MD Carlos Eduardo Medina de la Garza
Phone Number: +52(81) 1340 4370 ext 1708 or 1730
An integral part of the Research and Development Center on Health Sciences (CIDICS), the Immunomodulators Unit recognizes immunomodulation as a specific research area to fulfill substantial contributions.
The laboratory is set to perform permanent evaluation of new or already know molecules that can perform as modifiers of immunologic response in medical therapy. Some of the objectives, among others, are to study anthelmintic and antiparasitic drugs with putative immunomodulatory properties such as levamisole, albendazole, ivermectin and diethylcarbamazine.
Diethylcarbamazine (DEC) is an anthelmintic derived from piperazine that has shown immunostimulatory properties including an increase in the adherence of granulocytes and plaques to the parasite. In this laboratory, modulatory properties of DEC have been analyzed regarding the immune and humoral cellular response, as well as the respiratory burst on a BALB/c mouse. Results suggest a stimulatory dosage-dependent effect of DEC, thus, it can be considered as a potential candidate for its usage as an immunologic modifier.
Methodology used for the evaluation processes for this kind of drugs is the measurement of respiratory outburst, cytokines expression, antibody production evaluation and evaluation in animals, amongst others. The services of this laboratory are sustained with Undergraduate and Postgraduate researchers/professors from the Medicine School and a Chemist specialized in basic research and highly qualified in operating the methodologies used for the evaluation of the immune system.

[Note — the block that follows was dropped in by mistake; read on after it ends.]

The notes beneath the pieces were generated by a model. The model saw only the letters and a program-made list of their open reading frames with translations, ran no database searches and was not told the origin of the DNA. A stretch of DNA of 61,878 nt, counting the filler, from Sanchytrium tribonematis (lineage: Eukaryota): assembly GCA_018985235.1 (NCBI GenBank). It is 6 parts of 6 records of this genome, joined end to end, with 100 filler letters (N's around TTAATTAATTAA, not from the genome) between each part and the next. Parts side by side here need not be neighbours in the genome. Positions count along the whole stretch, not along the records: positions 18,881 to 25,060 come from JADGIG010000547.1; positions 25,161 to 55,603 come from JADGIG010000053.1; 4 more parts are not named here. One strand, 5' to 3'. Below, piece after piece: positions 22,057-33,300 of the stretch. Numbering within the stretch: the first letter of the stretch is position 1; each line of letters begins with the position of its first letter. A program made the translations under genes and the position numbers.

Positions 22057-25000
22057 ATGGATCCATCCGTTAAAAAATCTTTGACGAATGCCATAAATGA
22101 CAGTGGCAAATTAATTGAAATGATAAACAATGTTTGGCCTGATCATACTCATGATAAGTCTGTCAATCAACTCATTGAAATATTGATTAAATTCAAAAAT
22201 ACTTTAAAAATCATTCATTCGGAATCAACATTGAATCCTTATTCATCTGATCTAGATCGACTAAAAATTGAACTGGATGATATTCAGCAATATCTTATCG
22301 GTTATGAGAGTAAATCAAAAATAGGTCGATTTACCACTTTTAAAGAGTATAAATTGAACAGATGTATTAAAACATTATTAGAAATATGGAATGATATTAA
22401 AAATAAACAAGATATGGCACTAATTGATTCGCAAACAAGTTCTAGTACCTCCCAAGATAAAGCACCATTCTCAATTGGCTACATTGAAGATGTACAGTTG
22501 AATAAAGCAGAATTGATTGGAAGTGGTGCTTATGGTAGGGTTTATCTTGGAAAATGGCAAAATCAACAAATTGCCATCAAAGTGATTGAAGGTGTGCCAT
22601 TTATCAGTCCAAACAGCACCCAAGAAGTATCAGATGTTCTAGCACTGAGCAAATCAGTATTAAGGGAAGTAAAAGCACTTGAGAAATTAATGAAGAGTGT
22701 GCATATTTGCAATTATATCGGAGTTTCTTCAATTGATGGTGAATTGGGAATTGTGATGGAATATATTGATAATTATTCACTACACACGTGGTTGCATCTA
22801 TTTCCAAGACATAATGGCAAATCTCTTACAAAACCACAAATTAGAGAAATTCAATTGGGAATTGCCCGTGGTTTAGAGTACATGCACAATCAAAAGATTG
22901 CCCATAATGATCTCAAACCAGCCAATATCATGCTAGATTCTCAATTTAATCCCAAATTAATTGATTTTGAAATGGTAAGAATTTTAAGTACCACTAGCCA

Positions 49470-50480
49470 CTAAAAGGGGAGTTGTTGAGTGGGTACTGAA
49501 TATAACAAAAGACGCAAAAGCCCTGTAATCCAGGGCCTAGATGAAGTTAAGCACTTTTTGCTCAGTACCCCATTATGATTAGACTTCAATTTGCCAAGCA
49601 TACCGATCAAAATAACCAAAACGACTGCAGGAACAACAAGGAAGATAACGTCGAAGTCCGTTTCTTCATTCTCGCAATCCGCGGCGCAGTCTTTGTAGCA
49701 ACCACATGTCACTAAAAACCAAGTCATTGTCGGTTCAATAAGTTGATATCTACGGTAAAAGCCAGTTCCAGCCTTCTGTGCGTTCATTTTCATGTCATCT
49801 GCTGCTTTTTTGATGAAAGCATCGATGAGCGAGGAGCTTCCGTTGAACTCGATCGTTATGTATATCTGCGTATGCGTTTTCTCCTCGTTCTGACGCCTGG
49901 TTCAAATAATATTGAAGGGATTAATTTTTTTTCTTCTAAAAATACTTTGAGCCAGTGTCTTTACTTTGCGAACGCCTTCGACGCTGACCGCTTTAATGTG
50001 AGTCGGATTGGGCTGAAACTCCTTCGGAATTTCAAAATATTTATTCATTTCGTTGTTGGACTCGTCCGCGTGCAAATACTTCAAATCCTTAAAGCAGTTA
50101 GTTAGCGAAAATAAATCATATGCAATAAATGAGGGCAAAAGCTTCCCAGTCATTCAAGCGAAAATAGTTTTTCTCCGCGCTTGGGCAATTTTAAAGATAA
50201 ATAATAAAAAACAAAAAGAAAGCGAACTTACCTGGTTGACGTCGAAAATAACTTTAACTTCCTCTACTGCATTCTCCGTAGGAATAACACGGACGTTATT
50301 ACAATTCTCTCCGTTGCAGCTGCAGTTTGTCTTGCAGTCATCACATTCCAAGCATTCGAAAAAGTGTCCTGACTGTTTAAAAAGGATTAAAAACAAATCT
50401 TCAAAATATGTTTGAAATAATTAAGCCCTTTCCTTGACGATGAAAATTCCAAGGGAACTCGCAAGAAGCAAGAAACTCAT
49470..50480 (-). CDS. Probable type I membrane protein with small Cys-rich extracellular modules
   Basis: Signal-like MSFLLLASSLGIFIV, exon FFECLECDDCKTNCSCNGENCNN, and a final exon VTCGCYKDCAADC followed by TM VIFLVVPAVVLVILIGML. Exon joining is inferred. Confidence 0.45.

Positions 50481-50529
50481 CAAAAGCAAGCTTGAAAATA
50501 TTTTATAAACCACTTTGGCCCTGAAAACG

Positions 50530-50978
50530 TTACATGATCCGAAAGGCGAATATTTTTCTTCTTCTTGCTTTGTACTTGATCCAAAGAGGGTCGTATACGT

One of the therapeutic purposes of immunomodulation is the remediation of immunodeficiency conditions, mainly secondary immunodeficiency. Secondary immunodeficiencies are present on individuals with pathologies that affect one or more elements of the immune system; meaning that immunologic deficit is a secondary manifestation of an underlying disease (hereditary diseases, nutritional deficiencies, immunosuppressant agents, amongst others).
3D tissue culture biomimetize the morphologic and functional characteristics of an in vivo parental tissue. The development of an in vitro model of a swollen intestine based on human tissue can be a promising alternative to compliment the experimental systems existent for the monitoring and study of new therapeutic agents; these could help to determine the potential use of immunomodulatory substances against chronic inflammatory and autoimmune diseases.
This unit’s objective is the new therapeutic approach that function with known therapies to counteract diseases. The stimuli of the immunologic effectors in the host, different to the direct microbicide action of antibiotics, antivirals, and antifungal, represents an option to combat chronic pyogenic diseases.
This unit has the characteristics of a Level II biosafety laboratory. Basic equipment of a research laboratory such as:
As well as specialized technologies: